In order for the RWL program to be effective, we need to have buy-in from across the district. While we already have a strong CTE culture, we need to incorporate RWL experiences into the core curriculum. Northview High School’s Principal, Dr. Bruciaga, explained that it “involves educating all stakeholders including administrators at the district office and site level, teachers, students, as well as parents on the importance of giving students [RWL] opportunities enlightens their learning experiences at school.” When CTE teachers, core curriculum teachers, and Brokers alike can cooperate on RWL activities, students will be ultimately better equipped for their careers. Coordinating the relevant stakeholders can be facilitated by holding monthly or quarterly cohort meetings.
If your community does not have a portfolio of Brokers, create a steering committee to help engage local businesses. They can reach out to community members and industry professionals who would be able to facilitate guest speaker events and potentially coordinate internships for students. Likewise, this will help inform your RWL program to respond to local industries and trends.
1. Train administrators on the value of increasing RWL opportunities at school
2. Hold monthly or quarterly cohort meetings
3. Have a steering committee (especially if your district doesn't have a specified Broker)
While implementing RWL activities seems straightforward, it can be incredibly daunting for teachers to implement initially. We provided ours with clear examples by training them on RWL tools such as the Nepris Platform or Community Share. This roadmap can show them how to take an idea or a subject and turn it into an opportunity for a RWL activity.
However, not every activity needs to necessarily be a RWL activity. Stress to your teachers to start with simple activities or “the low-hanging fruit.” Kenda Huff, a Teacher at Northview High School, remarked that, “The roadmap made introducing my students to Real World Learning very easy. I was apprehensive at first because I didn't have experience doing it, but by using the roadmap, I was able to identify practices that matched my comfort level.” Beginning with at least one RWL activity shows them how student outcomes can be impacted. Afterwards, our administrators gather ongoing feedback to find out what is working and what can be improved.
1. Train teachers on RWL tools such as Nepris, Community Share, etc.
2. Use the Roadmap (star with the "low-hanging fruit")
3. Gather ongoing feedback
RWL activities leverage brokers to demonstrate how classroom concepts are used to solve challenges in the professional world. If your district already has existing partnerships with local Brokers, engage them in supporting RWL activities. For example, community partners can do much more than facilitate internships. They can mentor students, visit classrooms, participate in campus and district events. Their activity can be both face-to-face and virtual. Community partners put Real World Learning into context for students. Meeting with them to plan and coordinate the activity will assure success. Train the Broker using the roadmap so that they know the best ways to reach your students.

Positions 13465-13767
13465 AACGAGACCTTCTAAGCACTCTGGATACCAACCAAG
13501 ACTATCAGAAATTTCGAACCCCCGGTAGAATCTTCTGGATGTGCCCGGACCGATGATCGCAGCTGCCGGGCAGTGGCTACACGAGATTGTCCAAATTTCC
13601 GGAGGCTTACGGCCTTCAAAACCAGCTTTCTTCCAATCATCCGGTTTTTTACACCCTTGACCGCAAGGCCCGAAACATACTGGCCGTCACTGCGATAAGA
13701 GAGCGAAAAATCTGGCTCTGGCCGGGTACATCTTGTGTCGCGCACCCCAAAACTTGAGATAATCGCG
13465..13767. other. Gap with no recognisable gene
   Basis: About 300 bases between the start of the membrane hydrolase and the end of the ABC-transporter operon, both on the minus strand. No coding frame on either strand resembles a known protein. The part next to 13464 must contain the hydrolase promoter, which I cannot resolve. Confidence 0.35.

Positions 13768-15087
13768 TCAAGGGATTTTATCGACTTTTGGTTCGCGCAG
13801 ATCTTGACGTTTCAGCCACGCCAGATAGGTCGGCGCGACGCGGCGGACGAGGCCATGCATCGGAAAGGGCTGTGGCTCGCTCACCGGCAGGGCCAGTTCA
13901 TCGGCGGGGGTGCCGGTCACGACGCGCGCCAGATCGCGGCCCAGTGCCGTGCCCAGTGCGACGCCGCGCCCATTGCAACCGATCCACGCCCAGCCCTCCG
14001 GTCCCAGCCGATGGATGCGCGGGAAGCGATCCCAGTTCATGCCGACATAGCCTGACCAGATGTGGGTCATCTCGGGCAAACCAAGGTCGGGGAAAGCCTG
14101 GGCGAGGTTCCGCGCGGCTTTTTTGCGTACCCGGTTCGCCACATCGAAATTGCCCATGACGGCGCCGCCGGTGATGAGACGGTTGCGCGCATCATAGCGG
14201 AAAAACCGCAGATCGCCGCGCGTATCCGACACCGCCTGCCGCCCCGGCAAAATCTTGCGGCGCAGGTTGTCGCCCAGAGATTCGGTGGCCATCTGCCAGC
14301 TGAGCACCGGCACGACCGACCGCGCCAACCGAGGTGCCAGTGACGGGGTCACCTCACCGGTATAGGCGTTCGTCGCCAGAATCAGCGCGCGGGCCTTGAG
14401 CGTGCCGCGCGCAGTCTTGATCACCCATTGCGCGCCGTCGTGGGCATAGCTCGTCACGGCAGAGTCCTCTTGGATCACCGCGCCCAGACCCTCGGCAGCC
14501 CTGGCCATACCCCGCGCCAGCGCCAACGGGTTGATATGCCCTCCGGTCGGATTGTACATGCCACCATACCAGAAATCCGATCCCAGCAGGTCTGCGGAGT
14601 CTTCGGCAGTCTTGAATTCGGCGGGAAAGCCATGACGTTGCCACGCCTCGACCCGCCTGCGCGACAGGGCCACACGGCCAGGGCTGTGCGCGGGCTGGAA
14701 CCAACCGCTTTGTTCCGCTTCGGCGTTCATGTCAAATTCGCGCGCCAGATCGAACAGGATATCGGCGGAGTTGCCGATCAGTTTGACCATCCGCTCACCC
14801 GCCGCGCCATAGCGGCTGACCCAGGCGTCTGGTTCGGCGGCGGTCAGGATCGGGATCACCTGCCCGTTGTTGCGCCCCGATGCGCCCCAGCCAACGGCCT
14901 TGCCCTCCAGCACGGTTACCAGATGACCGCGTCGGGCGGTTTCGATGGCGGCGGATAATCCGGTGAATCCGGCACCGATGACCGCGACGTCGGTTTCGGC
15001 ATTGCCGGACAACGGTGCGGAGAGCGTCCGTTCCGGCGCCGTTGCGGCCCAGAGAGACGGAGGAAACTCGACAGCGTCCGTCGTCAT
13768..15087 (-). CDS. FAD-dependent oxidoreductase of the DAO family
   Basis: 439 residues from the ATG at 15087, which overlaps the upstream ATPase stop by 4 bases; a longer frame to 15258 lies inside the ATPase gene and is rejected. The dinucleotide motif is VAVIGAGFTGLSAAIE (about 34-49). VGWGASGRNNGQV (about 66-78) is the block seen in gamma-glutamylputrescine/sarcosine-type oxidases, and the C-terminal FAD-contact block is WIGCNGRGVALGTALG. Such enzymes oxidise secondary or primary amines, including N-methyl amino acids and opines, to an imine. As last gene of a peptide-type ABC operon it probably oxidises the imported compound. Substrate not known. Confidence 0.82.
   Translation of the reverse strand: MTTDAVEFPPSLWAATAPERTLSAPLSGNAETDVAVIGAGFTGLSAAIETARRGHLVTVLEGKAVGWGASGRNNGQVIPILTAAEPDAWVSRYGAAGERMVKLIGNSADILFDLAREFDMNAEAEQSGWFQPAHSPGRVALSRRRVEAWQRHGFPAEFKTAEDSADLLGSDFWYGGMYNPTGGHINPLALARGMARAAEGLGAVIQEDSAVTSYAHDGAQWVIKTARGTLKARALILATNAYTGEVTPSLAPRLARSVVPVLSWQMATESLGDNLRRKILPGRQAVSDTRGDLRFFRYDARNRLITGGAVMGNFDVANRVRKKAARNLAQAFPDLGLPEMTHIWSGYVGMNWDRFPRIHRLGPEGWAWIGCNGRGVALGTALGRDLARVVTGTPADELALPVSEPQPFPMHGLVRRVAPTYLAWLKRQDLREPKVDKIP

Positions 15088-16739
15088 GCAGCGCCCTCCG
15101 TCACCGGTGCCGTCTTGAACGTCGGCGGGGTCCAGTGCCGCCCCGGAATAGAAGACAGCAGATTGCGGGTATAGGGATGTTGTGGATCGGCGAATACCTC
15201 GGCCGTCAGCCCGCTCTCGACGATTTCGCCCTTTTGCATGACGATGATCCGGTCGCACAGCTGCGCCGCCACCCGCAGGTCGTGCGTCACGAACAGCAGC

Before one of our teachers invited community partners into their classroom, they made sure that their goals and the community partner goals were aligned. Their main priority was making sure that their students understood that even if going to college was not apart of their plan, some jobs require additional training after graduation. Inviting community partners into your school allows them to be creative on how they can be involved in future projects or opportunities.
1. Use existing relationships
2. Plan events to set the stage
3. Train the community partners (use the Roadmap)
Every outside community member we invite is a potential future employers for our students. By engaging them in the education process, we were able to set everyone up for success by ensuring that students were adequately prepared for industry standards. In the process, your students will likewise find the material more inspiring and engaging.
We recommend making sure that the sponsors and grantees are committed to your project. Their contribution will support its success and they will be able to hold you to your goals. Remember that they are investing resources into the project so a great way to demonstrate your appreciation is through student success. The more excited you are by the outcomes, the more excited they’ll be to help you make better connections.
1. Make sure all stakeholders and collaborators are aware that real world learning is a priority
2. Find sponsors and grantees that are committed to your project
3. Involve stakeholders in your district who will keep you honest to your goals and outcomes
Project success depends on tracking successes and failures through research and development (R&D). This allows you to know what will work better in the future. Start by setting goals. Track your outputs and outcomes over time. see if any narrative or qualitative elements persist from the students and evaluate them for trends. Ask yourself if RWL is increasing efficacy, engagement, outcomes, and then review that data.
“Gathering quantitative data”, Northview’s Assistant Principal, Roy Umana shares, “is important for monitoring how many opportunities our students are getting that are considered Real World Learning experiences.” He believes that it is important to capture the student narrative of their experience and share it with teachers. Doing so encourages teachers to find opportunities to introduce Real World Learning into their core subjects.
1. Set goals
2. Run the numbers to make sure that the frequency of the activities is increasing over time
3. Capture qualitative data like reflections from students. Is Real World Learning increasing efficacy, engagement and outcomes?